Wedded to the Land? Gender, Boundaries, and Nationalism in Crisis, by Mary N. Layoun. Durham, NC and London, UK: Duke University Press, 2001. xii + 190 pages. Notes to p. 210. Bibl. to p. 220. Index to p. 225. $54.95 cloth; $18.95 paper.
Wedded to the Land? Gender, Boundaries, and Nationalism in Crisis is a tightly organized, elegantly written, and analytically nuanced study of the relationship between nationalism, culture, and gender. Written by Mary Layoun, Professor of Comparative Literature at the University of Wisconsin, the book utilizes a combination of textual deconstruction and historical contextualization that is the methodological hallmark of works in literary criticism and comparative literature; however, Layoun's lucid prose and attention to historical detail (along with a rich, interdisciplinary bibliography) make Wedded to the Land? easily accessible to and valuable for scholars of political science, anthropology, and history. Furthermore, the cohesion and unity that derive from Layoun's combination of two chapters of theory and three chapters of case studies, make the book a remarkable resource for both research and teaching purposes.
Layoun introduces the book with a convincing explication of the logic of emphasizing "...gender and culture as fundamental elements of nationalism..." (p. 15) conceived as narrative. In particular, nationalism qua narrative is organized by a rhetoric and grammar that defines the membership and boundaries of the nation, orders the relationship between nation and state, and legitimates the role of the state. Exploring nationalist crises in terms of the logic of narrative, categories of gender, and expressions of culture offer penetrating insights into the internal contradictions, irregularities, and alternatives in the organizational structure of nationalism. Nationalist crises are thereby illuminated as profound reconsiderations of the importance of territory for identifying the limits of the nation, as well as for delineating the (frequently informal and oftentimes invisible) boundaries within nations. Equally important, Layoun's introduction hints at her conclusion, namely, that gender and culture are crucial to imagining future experiences of the "extra-national" (p. 17), where political community is defined by active citizenship" (p. 168) in a democratic system.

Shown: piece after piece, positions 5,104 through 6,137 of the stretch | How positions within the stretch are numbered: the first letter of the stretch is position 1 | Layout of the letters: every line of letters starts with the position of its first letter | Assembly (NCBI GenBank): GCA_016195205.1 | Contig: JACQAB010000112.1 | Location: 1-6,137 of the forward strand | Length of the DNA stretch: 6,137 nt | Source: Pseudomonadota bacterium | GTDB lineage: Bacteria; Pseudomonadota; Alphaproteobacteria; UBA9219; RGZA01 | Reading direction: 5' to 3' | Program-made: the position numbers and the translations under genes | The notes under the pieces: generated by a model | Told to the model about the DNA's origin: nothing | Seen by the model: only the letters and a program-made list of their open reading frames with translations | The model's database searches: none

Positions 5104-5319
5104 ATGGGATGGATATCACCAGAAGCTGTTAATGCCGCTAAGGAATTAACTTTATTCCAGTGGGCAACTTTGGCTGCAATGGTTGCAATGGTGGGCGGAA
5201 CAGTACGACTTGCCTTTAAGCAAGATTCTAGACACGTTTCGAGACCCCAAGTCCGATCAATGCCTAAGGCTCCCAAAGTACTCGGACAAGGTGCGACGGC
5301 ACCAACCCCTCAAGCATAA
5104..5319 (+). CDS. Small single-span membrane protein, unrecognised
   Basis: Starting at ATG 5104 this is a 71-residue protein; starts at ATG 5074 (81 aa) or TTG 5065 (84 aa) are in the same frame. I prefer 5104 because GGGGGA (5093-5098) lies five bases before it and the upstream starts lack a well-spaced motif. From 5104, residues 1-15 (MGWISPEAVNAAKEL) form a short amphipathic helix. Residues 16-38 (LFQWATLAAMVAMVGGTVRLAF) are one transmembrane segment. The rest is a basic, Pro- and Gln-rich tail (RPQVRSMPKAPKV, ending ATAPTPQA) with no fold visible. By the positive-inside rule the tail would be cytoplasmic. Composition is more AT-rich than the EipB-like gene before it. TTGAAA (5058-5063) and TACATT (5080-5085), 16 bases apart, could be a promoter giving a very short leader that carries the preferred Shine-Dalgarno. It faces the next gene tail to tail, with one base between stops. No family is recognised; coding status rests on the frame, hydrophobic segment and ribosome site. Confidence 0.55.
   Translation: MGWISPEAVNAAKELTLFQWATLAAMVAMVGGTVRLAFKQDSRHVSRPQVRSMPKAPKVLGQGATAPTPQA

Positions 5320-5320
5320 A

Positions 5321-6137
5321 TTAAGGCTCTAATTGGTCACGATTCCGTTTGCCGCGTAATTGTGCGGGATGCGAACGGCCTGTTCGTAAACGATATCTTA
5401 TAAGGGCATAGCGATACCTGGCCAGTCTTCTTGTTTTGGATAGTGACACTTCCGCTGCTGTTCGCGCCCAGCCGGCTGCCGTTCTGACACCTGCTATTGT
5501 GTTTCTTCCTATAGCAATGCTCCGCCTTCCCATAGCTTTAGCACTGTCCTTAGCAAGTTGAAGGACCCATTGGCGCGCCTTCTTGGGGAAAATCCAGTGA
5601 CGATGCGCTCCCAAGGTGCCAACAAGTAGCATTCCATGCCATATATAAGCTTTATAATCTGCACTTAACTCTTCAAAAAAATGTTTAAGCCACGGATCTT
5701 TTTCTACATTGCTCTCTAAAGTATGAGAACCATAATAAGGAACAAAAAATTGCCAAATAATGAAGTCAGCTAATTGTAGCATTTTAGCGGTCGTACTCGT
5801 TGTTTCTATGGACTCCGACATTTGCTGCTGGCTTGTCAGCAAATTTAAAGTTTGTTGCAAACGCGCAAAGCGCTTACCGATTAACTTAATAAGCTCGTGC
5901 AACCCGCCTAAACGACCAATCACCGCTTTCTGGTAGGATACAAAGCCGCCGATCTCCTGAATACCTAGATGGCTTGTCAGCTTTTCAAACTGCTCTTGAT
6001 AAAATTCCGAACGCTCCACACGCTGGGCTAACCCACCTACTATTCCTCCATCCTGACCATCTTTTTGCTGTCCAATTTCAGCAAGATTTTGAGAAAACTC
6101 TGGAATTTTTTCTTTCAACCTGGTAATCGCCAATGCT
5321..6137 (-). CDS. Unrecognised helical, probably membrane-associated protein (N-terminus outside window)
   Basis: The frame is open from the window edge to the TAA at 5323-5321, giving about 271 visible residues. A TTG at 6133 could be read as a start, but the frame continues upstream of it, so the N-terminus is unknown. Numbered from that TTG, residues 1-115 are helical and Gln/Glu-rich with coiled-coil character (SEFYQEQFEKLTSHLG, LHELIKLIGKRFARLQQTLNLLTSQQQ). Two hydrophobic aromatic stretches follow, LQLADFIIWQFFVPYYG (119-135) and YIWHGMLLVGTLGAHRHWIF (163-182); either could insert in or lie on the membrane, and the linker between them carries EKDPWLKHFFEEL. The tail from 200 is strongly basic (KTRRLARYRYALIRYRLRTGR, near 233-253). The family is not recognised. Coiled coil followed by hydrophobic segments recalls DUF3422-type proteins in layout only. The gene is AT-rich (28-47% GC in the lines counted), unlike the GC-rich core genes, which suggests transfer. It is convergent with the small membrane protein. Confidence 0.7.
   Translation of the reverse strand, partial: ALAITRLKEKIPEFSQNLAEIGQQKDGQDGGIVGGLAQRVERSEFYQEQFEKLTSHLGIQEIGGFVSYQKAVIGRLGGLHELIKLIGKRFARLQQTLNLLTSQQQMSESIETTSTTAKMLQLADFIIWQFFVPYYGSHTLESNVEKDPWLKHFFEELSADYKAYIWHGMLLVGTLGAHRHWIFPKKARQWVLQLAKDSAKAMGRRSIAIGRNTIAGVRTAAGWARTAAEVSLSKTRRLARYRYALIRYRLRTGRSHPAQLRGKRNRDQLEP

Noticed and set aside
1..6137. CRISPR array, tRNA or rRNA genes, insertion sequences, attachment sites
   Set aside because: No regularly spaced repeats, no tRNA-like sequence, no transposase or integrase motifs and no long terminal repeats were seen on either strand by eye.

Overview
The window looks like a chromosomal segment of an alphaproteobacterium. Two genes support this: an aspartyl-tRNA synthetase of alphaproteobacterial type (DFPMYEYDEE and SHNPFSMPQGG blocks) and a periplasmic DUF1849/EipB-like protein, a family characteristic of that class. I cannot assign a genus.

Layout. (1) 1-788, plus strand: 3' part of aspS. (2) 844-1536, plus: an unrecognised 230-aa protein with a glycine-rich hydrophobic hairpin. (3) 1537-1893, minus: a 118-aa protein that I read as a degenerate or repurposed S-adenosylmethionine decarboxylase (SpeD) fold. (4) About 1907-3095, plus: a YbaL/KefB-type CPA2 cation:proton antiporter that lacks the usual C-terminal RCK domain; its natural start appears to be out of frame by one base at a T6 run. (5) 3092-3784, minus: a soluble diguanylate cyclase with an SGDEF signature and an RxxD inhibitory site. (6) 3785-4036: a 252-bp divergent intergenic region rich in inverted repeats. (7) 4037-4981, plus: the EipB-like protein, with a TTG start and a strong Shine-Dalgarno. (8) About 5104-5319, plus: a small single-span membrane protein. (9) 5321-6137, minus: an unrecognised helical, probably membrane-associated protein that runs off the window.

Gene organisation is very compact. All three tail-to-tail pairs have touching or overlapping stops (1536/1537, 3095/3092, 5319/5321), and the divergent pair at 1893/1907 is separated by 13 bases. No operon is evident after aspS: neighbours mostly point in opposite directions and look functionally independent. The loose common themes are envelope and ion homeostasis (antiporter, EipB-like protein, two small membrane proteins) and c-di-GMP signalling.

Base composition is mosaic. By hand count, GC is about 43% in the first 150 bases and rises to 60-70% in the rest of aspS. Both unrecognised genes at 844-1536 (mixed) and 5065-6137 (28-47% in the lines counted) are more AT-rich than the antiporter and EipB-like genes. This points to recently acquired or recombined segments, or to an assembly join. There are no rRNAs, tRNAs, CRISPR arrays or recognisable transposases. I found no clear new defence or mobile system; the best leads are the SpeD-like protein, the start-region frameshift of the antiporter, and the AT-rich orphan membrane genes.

The book's core is the three case studies, each comprising a chapter, dealing with distinct moments of nationalism in crisis originating in violence and resulting in conditions of exile and/or diaspora - in the Eastern Mediterranean. Drawing on an impressive amalgam of oral testimonies, songs, literary fiction, poetry, public monuments, newspaper articles, and cinema, Layoun explores the cultural responses to and gendered dimensions of the displacement of Greek refugees from the Turkish territories in Asia Minor as part of the population exchange under the Treaty of Lausanne in 1923; the internally displaced or, alternatively, the controlled occupation of Greek Cypriots in, respectively, the Republic of Cyprus and Turkish-occupied Cyprus, after 1974; and the expulsion of the network of political and military members of the Palestinian Liberation Organization from Beirut after the Israeli invasion of Lebanon in 1982.
Layoun's treatment of the "Great Catastrophe," the defeat of the Greek armies in Ottoman Asia Minor, elucidates the complexities and differences in interpreting the disaster, as readings of murals, oral testimonies, and newspapers are juxtaposed against the legal (yet inconsistent) terminology of the Treaty of Lausanne. Layoun's account of the responses to and by Asia Minor Greeks transferred to Greece (particularly when contrasted with the choice by some Asia Minor Greeks to remain behind in the newly created Turkish state) offers fascinating insights into the highly subjective weighting of territory, ethnicity, and religion in defining homeland and belonging.
The case study of the 1974 crisis of nationalism in Cyprus, generated by the Greek military junta's coup against the government in Nicosia and the Turkish invasion and occupation of northern Cyprus, utilizes literary fiction (primarily, short stories and poetry) to illustrate the contingency in efforts to construct a hegemonic narrative of the Cypriot nation. …